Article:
Sporting developments in Leeds during the Victorian era would result in clubs that would go on to be at the forefront of their respective sports for well over a century. Cricket had been played in Yorkshire since the mid eighteenth century. Yorkshire County Cricket Club was founded in 1861 and was initially based at Bramall Lane in Sheffield but it was after the club moved its headquarters to the new Headingley stadium in 1893 that Yorkshire began to dominate the sport. Yorkshire won the first post war County Championship in 1919 and would go on to repeat that success an unchallenged nineteen times over the next century, albeit with only one of those victories coming between 1968 and 2001. Many legendary players emerged through Yorkshire County Cricket Club including the original ‘Captain Marvel’ Lord Hawke and the legendary Len Hutton who scored the then highest-ever test score against Australia in the 1938 Ashes Test at The Oval aged only 22.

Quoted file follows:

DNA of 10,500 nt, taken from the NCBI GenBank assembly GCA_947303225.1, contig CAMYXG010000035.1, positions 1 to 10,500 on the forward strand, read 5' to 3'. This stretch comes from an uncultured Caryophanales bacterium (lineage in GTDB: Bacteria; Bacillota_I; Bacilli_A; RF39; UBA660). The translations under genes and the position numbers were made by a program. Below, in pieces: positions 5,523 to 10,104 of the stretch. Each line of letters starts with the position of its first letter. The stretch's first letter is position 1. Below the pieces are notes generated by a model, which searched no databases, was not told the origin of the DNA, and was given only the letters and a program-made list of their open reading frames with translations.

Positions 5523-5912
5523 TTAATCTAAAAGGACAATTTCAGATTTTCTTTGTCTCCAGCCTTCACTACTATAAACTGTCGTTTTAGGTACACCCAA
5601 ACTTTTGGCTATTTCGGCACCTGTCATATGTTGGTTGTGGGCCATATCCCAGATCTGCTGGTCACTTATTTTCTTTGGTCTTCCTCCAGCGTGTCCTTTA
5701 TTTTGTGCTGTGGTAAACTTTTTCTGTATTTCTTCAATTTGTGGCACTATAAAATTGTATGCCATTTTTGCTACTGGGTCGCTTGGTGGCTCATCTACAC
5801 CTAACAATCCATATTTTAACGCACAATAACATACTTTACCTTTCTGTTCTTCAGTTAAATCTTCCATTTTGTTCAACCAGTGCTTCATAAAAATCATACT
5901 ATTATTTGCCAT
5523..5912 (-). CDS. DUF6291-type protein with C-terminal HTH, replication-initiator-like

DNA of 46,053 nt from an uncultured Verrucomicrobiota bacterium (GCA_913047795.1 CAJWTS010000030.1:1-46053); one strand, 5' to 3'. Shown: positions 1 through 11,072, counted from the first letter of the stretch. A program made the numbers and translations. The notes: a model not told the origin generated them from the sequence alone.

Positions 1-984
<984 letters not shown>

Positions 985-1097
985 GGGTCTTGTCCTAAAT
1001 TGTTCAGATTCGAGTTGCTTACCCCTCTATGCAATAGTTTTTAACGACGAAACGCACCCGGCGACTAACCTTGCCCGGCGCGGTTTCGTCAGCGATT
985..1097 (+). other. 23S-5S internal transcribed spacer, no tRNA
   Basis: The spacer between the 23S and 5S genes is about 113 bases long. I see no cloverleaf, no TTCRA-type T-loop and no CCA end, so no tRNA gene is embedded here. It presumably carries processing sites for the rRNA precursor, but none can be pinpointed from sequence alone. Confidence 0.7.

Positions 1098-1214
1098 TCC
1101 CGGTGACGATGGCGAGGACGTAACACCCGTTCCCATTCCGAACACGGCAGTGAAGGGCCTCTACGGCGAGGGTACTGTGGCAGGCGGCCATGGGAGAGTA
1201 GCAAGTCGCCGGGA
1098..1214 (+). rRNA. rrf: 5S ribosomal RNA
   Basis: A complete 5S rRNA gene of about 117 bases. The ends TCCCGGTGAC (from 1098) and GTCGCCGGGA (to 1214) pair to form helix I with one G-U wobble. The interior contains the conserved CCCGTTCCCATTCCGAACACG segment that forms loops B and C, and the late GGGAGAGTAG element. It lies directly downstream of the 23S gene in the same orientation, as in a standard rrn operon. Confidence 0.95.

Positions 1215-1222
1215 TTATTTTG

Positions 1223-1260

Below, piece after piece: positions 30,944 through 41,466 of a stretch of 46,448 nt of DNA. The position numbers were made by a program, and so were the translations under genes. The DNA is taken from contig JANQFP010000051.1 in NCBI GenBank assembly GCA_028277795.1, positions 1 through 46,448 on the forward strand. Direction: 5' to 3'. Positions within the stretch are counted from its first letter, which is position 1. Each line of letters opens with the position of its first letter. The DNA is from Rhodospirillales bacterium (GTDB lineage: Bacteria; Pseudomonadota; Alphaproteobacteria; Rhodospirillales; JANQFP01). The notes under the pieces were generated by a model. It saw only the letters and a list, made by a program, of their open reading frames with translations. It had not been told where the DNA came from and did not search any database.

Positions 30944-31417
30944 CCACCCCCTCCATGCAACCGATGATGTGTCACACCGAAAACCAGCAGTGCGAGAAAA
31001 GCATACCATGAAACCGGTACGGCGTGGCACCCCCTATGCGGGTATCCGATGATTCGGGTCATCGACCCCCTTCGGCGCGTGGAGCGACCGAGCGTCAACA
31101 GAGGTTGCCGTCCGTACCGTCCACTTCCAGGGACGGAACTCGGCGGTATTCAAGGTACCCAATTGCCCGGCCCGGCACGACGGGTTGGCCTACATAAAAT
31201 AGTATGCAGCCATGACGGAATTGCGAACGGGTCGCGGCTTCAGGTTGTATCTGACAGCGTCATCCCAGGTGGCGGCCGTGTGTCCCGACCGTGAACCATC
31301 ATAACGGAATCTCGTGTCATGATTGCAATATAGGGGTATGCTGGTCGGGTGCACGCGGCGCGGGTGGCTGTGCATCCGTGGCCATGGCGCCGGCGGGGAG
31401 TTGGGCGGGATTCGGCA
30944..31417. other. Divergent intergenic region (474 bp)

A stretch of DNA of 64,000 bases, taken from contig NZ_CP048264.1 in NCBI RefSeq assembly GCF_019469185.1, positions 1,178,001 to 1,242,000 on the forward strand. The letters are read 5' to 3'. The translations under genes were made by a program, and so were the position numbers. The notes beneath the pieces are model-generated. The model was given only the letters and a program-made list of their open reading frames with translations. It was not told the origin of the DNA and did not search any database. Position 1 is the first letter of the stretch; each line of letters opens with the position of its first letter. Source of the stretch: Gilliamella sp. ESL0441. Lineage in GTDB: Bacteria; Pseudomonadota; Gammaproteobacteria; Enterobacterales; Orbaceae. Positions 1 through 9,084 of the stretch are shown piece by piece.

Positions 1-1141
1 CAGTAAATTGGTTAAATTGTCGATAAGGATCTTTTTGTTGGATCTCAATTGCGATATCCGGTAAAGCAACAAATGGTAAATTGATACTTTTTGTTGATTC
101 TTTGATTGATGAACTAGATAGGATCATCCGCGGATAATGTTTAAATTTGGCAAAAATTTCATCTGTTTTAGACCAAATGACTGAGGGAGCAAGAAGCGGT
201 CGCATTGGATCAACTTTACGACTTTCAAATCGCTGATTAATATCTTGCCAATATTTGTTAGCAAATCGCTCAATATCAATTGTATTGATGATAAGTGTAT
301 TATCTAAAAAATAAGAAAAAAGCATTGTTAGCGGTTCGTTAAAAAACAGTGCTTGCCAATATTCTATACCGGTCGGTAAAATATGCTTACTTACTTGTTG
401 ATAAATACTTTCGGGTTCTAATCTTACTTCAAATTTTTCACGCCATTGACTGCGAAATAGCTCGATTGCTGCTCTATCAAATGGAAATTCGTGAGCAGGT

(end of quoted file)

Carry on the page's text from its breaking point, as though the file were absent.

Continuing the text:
The sport of choice for the people of Victorian Leeds however was rugby. Leeds Rugby Club began life as Leeds St. Johns who began playing their home matches at Cardigan Fields, which would be developed to become Headingley Stadium, in 1864. Known colloquially as the ‘Old Blue and Ambers’, St. Johns were known simply as Leeds Rugby Club from 1890 following the fruition of plans made in 1888 to create a top class rugby side in the city. After the breakaway formation of Northern Rugby League, Leeds develop into one of the major forces in the sport and play a vital part in the success and development of the new league. They won the Challenge Cup in its various guises a total of ten times over the next century. Leeds reached the Championship final in 1915 losing 35-2 to West Yorkshire rivals Huddersfield but in wasn’t until 1961 that the club would finally win the League Championship. They won the title again in 1969 and 1972 but then it would be another 32 years before they did so again, lifting the trophy under the current name of the Leeds Rhinos in 2004 with a victory over the Bradford Bulls in the Grand Final at Old Trafford.